WASHINGTON -- Rep. Michael Grimm (R-N.Y.) oversaw a health food restaurant that allegedly employed undocumented workers before his time in Congress, according to a federal indictment unsealed on Monday.
Grimm is one of only a small number of House Republicans who have been vocal in their support for immigration reform that would allow undocumented immigrants to become legal residents. If Grimm were to leave Congress, reform supporters would lose an ally in the House.
The former FBI agent surrendered to the feds and was taken into custody on Monday. According to an indictment unsealed in federal court in the Eastern District of New York on Monday, Grimm allegedly paid a significant portion of employee wages in cash, with some employees receiving all of their wages that way. He's accused of helping conceal over $1,000,000 in revenue from the restaurant.
“As a former FBI agent, Representative Grimm should understand the motto: fidelity, bravery, and integrity. Yet he broke our credo at nearly every turn," FBI Assistant Director George Venizelos said in a statement. "In this twenty-count indictment, Representative Grimm lived by a new motto: fraud, perjury, and obstruction. We demand the best from our political leaders. Yet today, we again find ourselves expecting and rightfully wanting more. And as citizens of this great nation we rightfully demand it.”
Grimm has said he sold his interest in the restaurant in 2009, according to the Associated Press, but the indictment states that he still dealt with day-to-day operation of the restaurant through 2010.
The indictment's allegation that Grimm employed undocumented workers takes on new weight in light of his support in Congress for E-Verify, a program that allows businesses to check if would-be employees are legally eligible to work in the United States.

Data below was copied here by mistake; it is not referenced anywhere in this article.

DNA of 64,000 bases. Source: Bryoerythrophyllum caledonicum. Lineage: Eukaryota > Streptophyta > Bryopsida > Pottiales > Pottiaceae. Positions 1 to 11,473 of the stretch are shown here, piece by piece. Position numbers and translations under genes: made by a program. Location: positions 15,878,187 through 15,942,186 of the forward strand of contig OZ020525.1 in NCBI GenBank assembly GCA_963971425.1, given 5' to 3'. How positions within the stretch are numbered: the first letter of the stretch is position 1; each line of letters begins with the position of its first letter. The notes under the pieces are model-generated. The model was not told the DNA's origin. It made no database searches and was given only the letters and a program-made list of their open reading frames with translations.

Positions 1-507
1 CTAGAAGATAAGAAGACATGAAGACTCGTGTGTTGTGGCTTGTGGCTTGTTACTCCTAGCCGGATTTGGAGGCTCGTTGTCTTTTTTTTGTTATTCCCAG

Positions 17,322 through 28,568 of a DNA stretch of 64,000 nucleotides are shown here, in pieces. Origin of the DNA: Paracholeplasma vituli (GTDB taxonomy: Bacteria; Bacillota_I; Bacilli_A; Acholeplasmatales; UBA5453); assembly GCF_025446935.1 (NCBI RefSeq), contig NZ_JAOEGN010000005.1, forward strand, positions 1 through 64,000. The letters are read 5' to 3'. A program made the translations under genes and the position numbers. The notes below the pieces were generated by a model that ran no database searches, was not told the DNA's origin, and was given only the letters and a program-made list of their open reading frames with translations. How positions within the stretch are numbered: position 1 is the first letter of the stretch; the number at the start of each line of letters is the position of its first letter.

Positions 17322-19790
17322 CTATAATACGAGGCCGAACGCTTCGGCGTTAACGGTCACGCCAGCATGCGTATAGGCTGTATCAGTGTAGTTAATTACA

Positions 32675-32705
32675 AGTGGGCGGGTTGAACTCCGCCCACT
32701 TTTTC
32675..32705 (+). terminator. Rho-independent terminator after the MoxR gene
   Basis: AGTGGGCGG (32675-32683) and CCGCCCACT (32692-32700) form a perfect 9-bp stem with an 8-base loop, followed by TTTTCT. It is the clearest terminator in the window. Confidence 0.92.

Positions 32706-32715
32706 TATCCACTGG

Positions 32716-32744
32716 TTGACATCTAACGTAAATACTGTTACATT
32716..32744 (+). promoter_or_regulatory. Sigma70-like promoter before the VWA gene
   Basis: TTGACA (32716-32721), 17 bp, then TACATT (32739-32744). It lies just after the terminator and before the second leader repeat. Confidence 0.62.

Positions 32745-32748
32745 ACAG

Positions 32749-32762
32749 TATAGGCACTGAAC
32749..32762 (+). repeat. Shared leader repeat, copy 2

"I do believe that we must have a comprehensive plan that first closes our borders, mandates E-Verify so that we don’t have illegal workers, and fixes our broken visa system so that we can track those overstaying their visits," he said in a statement last July. "Most importantly we need triggers that guarantee enforcement of these provisions. Only then can we begin to address the underlying issue of 11-12 million undocumented individuals in the United States."
Although Grimm dismissed an effort by Democrats to force a vote on their immigration reform bill, he said last month that he still wants to address immigration reform.
"I don't think a discharge petition is the way to get major legislation accomplished," Grimm told The Journal News in March. "But I do support immigration reform. I think our immigration system is completely broken and we have to fix it. The status quo is default amnesty. And I don't support amnesty. I don't think it's good for economy to have a broken immigration system."